Serial British entrepreneur Sir Richard Branson was once asked how to make a million dollars. “Start with a billion dollars,” he reportedly said, “then buy an airline.” I don’t know about the provenance of this particular story, but the underlying message holds true: The airline industry is notorious for wafer-thin margins and lots of small moving parts.
A shift in your base currency against the dollar, a rise in oil prices, low load factors and reputational risk can all turn healthy cash positions into negative equity. We don’t have to go far to see examples: Here next-door Kenya Airways for years chest-thumped as the ‘pride of Africa’. New planes rolled in, new routes opened. KQ was going places. Then a fuel hedge went very badly wrong, management reportedly grew long fingers and almost overnight the airline became technically insolvent. It started out with billions, went into millions, hundreds of thousands, thousands and so on, until it lay in a pool of blood on the floor.
This column has been critical of the Uganda Airlines II project for several reasons. There are the systemic airline industry risks. There is the concern over the lack of robustness in the project planning, financing and management. The fantastical business plan – to use the term loosely – which projected high double-digit load factors right from take-off and breakeven in a few years should be used in business school – in how not to do it.
Then there is the lack of clarity on ground handling and the lack of transparency in the corporate governance structures. The list goes on and on.
These concerns remain even after Uganda Airlines took to the skies. In fact your columnist’s heart sank when it was announced that the first flight would carry politicians and other busybodies, including journalists. But it is here, and it is ours, even those of us who critique it. So here are a few commonsense thoughts to dull the pain.
One, it was nice to give the politicians, et al a joyride, but that should end. All government agencies and officers should pay to fly and do so in advance. Domestic arrears do not pay foreign suppliers.
Two, get the handling contract back, and urgently. It will cut Uganda Airlines’ costs and even bring it some revenue. We know who has it.
Three, sort out the corporate governance, and quickly. This isn’t just to protect the taxpayers’ interest in this adventure, but also to protect the venture itself from its ghosts and our living demons. Anyone laughing at Tanzania losing one of its recently acquired aircraft to a South African farmer should remember the $10 billion we owe the Democratic Republic of Congo and other monies owed to shadowy foreign suppliers. Planes are soft targets.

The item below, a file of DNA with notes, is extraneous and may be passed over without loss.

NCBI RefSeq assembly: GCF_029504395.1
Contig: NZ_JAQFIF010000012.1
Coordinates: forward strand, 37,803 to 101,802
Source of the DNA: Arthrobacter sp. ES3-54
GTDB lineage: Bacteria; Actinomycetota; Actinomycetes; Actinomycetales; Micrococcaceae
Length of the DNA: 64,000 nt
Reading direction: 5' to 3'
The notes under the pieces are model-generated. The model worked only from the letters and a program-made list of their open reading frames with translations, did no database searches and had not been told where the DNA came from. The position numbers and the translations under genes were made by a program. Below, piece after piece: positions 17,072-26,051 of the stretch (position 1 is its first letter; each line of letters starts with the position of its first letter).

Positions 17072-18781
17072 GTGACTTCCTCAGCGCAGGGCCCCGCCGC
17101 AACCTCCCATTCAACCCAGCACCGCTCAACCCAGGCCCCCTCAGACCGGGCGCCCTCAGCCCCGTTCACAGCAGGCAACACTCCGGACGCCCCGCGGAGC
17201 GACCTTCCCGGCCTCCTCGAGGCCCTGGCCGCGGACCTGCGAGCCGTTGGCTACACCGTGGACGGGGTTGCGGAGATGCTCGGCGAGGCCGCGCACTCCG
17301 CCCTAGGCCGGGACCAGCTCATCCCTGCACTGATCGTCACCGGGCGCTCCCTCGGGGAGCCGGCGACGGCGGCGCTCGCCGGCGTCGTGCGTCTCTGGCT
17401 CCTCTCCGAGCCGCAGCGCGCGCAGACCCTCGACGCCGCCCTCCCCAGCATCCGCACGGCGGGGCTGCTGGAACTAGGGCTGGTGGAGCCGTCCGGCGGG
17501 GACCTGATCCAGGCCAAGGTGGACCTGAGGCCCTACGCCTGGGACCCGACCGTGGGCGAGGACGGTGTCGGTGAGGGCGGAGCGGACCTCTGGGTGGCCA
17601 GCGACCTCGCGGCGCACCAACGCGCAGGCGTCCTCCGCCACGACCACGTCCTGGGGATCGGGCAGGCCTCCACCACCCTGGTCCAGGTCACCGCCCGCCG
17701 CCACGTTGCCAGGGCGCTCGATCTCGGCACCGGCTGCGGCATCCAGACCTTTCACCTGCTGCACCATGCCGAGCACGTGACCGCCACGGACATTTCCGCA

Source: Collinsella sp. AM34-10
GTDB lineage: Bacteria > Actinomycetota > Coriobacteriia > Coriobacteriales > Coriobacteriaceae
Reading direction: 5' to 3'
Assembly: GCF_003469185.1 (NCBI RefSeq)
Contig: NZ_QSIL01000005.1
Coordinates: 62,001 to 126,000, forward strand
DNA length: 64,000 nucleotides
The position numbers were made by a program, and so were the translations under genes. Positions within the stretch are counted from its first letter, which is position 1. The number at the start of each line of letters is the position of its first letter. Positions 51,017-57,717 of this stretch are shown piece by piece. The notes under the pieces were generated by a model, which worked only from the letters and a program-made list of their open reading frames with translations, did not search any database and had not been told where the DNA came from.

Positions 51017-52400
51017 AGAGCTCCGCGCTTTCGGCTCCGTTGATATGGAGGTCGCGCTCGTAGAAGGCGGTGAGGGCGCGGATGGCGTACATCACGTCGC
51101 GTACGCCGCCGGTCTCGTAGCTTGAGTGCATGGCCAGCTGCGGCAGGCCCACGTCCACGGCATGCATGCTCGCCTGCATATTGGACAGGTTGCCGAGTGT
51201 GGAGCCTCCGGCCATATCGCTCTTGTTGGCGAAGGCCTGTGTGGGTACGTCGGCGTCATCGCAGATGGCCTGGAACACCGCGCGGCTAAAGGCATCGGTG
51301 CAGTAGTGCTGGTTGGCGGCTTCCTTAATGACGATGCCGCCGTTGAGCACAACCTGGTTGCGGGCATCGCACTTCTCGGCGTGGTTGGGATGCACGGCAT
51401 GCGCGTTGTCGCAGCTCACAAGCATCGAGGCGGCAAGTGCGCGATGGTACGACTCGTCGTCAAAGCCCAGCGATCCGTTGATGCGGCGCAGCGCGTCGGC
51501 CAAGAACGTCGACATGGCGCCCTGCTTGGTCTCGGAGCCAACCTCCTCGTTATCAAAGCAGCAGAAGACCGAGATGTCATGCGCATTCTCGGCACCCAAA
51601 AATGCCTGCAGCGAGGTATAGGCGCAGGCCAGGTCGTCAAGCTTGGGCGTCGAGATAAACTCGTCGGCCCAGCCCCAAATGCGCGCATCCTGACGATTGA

Four, yes in our culture you have to serve visitors food and other folklore stories, but this is a business. Uganda Airlines has no business offering free food or drinks on short-haul flights.
Reduce the extortionist costs charged in the airport cafeteria instead – we also know who owns that and the equally extortionist Uganda Duty Free.
Five, focus on the domestic market. The roads are dangerous and many people would pay a bit more to fly to Karamoja, Arua and Kabale. Done right, this could even make the gorilla tracking more price-competitive – the demand is already there with long waiting times for permits.
Six, focus on cargo. The folks growing vegetables or exporting fish would benefit from having a reliable and competitively priced way of getting their produce into markets abroad quickly. But this requires further investment in cold storage facilities.
Seven, nationalistic pride is no substitute for the cold reality of competition. Tying up a partnership with another international carrier will help and allow us to focus on the domestic and regional markets. You do not have to fly to New York to send people to New York. Ask KQ.
Finally, brace for impact and manage expectations early. Uganda Airline will not make a profit even in 10 years – and I am happy to take bets. Prepare for annual supplementary budgets that will be painful and feel like throwing good money after bad. Many of them will be.
Knowing that the airline won’t make money and fixing the auxiliary services that will allow it to be an enabler will help a bit, but a dollar lost is a dollar lost. Ask Branson. His Virgin Atlantic airline has just posted a $34 million pretax loss, for the second straight year and projects a loss for next year. In this industry small losses can feel like big wins! Good luck, Uganda Airlines; you will need it.
Mr Kalinaki is a journalist and a poor man’s freedom fighter.